Wouldn't you like to be able to prove that your former spouse is living with someone else, without having to spend a small fortune? Wouldn't it be nice to have "eyes" on the whereabouts of your former spouse without the need for the intrusiveness of surveillance video? And wouldn't it be nice to neutralize an alimony dispute relating to cohabitation with objective, cost-effective evidence? Welcome to the utility of cell tower location data in family law cases.
"Cohabitation, the Termination of Alimony and Cell Phones," was the first of a series of articles introducing the use of cell phone data to prove or disprove the element of "living together" in cohabitation claims related to the termination of alimony. It was followed by an article entitled, "Cohabitation and Alimony - Do the Current Laws Make Sense?" posing the question of fairness of spousal support in the face of evidence of cohabitation. Today, we take another look at this interesting use of technology in family law cases. In a recent decision by the United States Court of Appeals for the Fifth Circuit relating to the ability to obtain historical cell phone location data in criminal cases, the Court determined that cell site information is a "business record," the discovery of which does not violate privacy protections afforded under the federal Constitution. It was pointed out that historical cell site information does not reveal the contents of a call, but rather, only the location information.
The determination that cell tower location data is a "business record" is significant in civil litigation, in that it effectively undermines the strength of an opponent's objection arguing "privacy protections," when faced with a subpoena requesting these documents. What impact might this have on family law cases? Well, imagine this conversation:
"I think you're having an affair. Where are you every night after work?"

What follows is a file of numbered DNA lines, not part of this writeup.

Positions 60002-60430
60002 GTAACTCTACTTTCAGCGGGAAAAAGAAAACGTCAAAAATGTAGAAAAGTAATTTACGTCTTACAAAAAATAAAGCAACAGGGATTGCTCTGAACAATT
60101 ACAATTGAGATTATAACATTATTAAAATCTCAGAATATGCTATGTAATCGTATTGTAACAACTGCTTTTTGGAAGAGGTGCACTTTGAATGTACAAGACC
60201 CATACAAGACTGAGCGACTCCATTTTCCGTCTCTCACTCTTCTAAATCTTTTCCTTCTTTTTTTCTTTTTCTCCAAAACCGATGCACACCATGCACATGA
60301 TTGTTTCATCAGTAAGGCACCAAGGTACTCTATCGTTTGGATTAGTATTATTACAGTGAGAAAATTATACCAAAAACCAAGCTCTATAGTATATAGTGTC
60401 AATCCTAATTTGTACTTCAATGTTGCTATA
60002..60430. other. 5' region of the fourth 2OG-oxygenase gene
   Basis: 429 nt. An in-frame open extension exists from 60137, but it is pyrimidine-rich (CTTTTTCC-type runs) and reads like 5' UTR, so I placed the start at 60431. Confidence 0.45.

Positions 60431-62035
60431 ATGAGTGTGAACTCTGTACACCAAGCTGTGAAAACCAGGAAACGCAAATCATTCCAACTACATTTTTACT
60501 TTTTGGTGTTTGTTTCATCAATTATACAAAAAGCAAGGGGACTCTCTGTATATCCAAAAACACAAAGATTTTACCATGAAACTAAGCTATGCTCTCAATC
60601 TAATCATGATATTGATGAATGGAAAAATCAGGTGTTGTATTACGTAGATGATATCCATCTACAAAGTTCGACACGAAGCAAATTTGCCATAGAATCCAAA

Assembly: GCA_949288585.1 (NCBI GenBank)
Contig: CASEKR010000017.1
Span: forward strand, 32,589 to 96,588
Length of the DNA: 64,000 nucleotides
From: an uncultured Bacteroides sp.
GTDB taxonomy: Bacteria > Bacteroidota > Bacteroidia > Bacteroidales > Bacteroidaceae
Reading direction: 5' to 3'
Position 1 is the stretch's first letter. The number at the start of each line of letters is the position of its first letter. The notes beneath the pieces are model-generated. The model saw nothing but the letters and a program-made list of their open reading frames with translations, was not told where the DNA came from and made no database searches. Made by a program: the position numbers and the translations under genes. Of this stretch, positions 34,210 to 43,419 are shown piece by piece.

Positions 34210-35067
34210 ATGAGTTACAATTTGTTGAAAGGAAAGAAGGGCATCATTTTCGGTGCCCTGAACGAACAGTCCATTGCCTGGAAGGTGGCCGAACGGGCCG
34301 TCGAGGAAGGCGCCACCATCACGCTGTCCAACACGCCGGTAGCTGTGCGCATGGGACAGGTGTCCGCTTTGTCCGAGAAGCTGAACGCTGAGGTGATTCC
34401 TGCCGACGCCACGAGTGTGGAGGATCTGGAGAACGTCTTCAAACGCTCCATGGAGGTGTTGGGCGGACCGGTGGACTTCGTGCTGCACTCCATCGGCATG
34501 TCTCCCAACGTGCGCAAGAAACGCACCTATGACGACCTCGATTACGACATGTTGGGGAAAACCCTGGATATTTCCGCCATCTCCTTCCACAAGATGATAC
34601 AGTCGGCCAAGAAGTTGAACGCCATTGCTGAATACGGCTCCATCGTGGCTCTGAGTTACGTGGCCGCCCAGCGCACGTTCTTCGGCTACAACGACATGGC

"You're absurd. I go to work, and I come home."
"I think you're meeting your lover. You don't come home until after midnight every night. Where are you going?"
"Am I? Let me see your cell phone records, and we'll see who's crazy."
Or, this one:
"I've been giving you alimony for over two years, and you're living with someone else. I'm going to terminate the alimony payments because you're cohabiting."
"No, I'm not."
"Yes, you are. Your lover has been living in your house for over ten months."
The above scenarios are just two situations in which the availability of cell tower location data could be very persuasive in a very specific circumstance. In the first scenario, the cell tower location data may reveal that, indeed, the accused party is simply working late and traveling from home to work and then back again. Or conversely, it could reveal just the opposite. In the second scenario, the cell tower location data may reveal that a third party is living under the same roof as the person receiving alimony, evidence of a possible cohabiting relationship. Historically, these issues would rise or fall on the testimony of the parties, investigative reports from private investigators and other evidence gathered during discovery. This is often a prohibitively costly proposition. Cell tower location data provides objective evidence to support or refute the allegations, thereby eliminating the "catch me if you can" aspect of such claims. As a bonus, the costs involved in obtaining these records are significantly lower, resulting in substantial overall savings to someone using them in litigation.
It seems from this recent decision that there is no expectation of privacy in determining where you are located when you are using your cell phone (remember, the content of your conversation may still be still protected.) The information stored by your cell service carrier could be used to prove or disprove your whereabouts in a number of situations. Would this information have been useful to you in the past? Can you envision a scenario where it would be useful to you in the future? Please share your thoughts!
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